ALAMEDA -- The Raiders got into the swing of things against the Pittsburgh Steelers with the help of a crossover prop produced by coach Dennis Allen.

In the days leading up to a 34-31 win over the Pittsburgh Steelers, Allen distributed new, shiny wood baseball bats to every member of the team. Each was inscribed with "Raiders vs. Steelers, Sept. 23, 2012" and the quote "Bring the Wood."

Corny? Perhaps.

But it provided some emphasis to Allen's point about playing for 60 minutes and to keep swinging regardless of what was transpiring on the field. As it turned out, the Raiders needed every second, with Sebastian Janikowski's 43-yard field goal serving as a game-winning three-run home run as time expired.

Oakland Raiders head coach Dennis Allen during the fourth quarter of a game against the Pittsburgh Steelers at the O.co Coliseum in Oakland, Calif. on
Oakland Raiders head coach Dennis Allen during the fourth quarter of a game against the Pittsburgh Steelers at the O.co Coliseum in Oakland, Calif. on Sunday, Sept. 23, 2012. (Nhat V. Meyer/Staff)

"That was the theme, man," linebacker Philip Wheeler said. "Coach D.A. was telling us, it's going to be one of those fights where we have to swing our bats for 60 minutes, and that's what we did. We had to bring the wood, they gave us wooden bats. We brought the wood and swung it for 60 minutes."

The bats were still in most lockers Monday, souvenirs of a win that improved the Raiders to 1-2 and considerably brightened the mood as preparations begin for the Broncos on Sunday in Denver.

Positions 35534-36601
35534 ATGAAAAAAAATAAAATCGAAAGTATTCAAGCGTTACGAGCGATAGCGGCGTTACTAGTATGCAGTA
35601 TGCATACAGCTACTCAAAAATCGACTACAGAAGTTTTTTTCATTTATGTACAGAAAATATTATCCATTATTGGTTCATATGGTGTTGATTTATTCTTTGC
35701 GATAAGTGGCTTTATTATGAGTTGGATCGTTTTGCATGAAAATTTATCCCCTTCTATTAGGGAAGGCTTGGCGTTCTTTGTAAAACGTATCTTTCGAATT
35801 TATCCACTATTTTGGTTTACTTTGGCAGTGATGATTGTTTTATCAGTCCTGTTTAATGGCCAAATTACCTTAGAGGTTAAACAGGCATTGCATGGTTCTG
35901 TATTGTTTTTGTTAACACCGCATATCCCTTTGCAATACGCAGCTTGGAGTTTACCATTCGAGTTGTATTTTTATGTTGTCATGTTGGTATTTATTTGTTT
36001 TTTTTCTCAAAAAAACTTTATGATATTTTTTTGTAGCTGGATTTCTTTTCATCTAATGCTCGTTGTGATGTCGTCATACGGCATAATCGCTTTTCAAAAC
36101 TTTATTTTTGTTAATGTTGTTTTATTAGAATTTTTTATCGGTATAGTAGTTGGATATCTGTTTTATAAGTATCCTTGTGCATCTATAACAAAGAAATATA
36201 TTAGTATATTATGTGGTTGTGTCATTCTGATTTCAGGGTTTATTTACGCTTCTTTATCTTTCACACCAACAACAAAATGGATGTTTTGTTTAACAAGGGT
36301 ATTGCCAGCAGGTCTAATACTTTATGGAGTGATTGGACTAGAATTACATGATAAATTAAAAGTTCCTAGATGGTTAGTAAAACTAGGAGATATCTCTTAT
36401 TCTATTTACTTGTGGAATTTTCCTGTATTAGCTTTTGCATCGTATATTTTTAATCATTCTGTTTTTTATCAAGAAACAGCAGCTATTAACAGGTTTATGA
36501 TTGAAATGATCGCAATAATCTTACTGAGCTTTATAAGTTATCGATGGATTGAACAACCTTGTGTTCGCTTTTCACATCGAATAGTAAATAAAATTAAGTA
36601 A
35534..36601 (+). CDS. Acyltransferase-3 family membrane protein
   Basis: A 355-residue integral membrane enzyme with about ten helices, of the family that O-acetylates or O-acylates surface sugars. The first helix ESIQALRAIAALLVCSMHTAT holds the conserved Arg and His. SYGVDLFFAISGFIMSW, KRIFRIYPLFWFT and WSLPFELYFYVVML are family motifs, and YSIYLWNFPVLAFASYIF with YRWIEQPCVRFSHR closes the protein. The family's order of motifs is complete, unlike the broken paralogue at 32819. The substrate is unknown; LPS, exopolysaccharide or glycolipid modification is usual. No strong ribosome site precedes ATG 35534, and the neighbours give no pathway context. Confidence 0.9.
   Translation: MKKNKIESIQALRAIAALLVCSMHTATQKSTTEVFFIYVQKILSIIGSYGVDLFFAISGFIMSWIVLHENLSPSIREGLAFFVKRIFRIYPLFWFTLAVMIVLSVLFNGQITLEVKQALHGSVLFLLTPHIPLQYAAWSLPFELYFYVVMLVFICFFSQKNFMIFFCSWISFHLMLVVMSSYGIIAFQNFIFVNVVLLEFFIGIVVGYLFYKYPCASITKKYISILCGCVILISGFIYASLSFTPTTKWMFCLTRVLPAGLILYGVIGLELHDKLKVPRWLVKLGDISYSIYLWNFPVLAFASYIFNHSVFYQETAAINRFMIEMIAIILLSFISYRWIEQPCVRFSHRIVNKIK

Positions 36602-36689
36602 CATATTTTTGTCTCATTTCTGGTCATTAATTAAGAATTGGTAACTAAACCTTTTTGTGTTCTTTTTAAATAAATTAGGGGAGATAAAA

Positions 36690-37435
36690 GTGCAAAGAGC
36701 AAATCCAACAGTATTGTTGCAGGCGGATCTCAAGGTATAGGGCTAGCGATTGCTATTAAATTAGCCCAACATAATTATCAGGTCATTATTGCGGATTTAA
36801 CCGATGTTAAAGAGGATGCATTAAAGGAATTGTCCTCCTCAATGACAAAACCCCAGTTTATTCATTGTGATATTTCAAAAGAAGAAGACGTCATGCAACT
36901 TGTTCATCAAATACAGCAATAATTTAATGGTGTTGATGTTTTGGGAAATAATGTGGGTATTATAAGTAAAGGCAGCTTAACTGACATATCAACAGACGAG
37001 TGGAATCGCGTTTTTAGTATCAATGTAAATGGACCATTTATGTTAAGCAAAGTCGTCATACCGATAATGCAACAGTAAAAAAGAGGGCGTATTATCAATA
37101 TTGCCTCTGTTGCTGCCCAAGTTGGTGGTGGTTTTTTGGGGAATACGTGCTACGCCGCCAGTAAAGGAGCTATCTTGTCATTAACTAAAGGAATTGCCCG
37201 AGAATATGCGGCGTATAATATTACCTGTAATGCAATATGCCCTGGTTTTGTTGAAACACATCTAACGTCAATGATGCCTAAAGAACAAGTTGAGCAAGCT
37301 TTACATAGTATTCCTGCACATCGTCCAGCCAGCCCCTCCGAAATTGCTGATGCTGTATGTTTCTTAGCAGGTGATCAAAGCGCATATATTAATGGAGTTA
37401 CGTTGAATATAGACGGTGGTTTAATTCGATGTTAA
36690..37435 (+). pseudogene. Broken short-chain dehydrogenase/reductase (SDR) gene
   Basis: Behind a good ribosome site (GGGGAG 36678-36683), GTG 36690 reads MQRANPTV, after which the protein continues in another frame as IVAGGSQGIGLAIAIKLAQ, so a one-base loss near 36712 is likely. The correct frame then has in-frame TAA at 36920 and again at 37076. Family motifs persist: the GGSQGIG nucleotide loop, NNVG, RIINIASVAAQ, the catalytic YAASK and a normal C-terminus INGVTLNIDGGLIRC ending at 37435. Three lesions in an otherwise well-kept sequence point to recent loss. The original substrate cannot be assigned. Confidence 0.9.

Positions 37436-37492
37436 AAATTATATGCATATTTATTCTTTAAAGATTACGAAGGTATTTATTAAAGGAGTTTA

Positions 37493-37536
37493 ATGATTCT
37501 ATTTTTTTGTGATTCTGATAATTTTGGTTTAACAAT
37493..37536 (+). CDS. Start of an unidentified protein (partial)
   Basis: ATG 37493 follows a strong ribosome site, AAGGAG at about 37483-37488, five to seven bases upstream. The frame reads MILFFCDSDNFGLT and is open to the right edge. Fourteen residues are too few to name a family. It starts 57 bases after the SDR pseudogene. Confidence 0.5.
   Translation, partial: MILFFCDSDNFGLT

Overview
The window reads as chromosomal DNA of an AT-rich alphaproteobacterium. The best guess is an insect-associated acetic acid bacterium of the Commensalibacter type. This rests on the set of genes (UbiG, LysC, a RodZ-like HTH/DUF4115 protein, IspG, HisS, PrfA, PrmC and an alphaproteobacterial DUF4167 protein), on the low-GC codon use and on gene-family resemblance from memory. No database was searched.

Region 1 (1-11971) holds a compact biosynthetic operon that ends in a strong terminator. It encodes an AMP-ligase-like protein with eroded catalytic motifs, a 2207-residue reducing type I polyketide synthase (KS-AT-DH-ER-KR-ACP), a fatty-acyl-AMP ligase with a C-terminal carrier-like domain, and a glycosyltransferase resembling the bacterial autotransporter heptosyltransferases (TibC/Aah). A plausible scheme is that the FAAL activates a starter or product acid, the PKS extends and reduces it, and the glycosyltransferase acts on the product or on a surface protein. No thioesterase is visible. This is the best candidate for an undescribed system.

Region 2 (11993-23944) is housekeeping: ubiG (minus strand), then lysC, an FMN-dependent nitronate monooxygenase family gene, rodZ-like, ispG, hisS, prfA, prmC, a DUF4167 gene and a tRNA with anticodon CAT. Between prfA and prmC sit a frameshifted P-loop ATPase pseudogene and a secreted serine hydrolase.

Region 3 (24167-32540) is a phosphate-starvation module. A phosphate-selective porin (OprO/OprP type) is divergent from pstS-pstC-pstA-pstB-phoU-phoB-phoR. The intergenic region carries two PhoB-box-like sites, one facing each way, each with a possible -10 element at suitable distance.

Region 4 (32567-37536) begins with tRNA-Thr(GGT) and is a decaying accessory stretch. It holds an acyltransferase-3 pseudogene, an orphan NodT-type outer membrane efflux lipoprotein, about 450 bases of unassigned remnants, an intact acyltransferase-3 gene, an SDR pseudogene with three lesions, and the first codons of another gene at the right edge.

Allen, not surprisingly, never mentioned his motivational ploy while meeting with the media Monday. He doesn't shrink from the podium but doesn't play the masses, either.

It wouldn't be hard to imagine former coach Hue Jackson, under the same circumstances, strolling to the podium, bat in hand, and relishing every moment.

Allen's review was more understated.

"We've got it in us to be a mentally tough team and compete and fight and keep going until the very end," Allen said. "That's what you have to do to win consistently in this league, and that's what our guys did yesterday."

There was more emotion when the bats were distributed, according to Wheeler.

"We were very excited," Wheeler said. "It was good motivation."

Wheeler wasn't surprised that Allen didn't feel the need to let anybody outside the locker room in on it.

"That's probably a good thing," Wheeler said. "You don't want to get all in public and have people look bad at him."

Quarterback Carson Palmer said after the game that Allen adheres to the same "team first" philosophy he expects from his players.

"He never takes credit for anything," Palmer said. "That's not his style."

  • Like Darrius Heyward-Bey, tight end Brandon Myers also was dealing with a concussion -- also from a helmet-to-helmet hit. It came on a clutch catch from Palmer on third-and-10 from Oakland's 25 on their game-winning drive.



    "Brandon's been in here and feels fine, no headaches," Allen said. "He has to go through the protocol of passing the tests, but it didn't seem too severe."

    Myers has been the target of 15 passes and has 15 receptions. No other receiver in the NFL has more than nine receptions without an incompletion in his direction.

  • The Raiders have 14 penalties for 102 yards through three games. Last season they had 15 for 131 yards in the opener alone. After setting NFL records with 163 penalties for 1,358 yards, the Raiders are on pace for 75 penalties for 544 yards.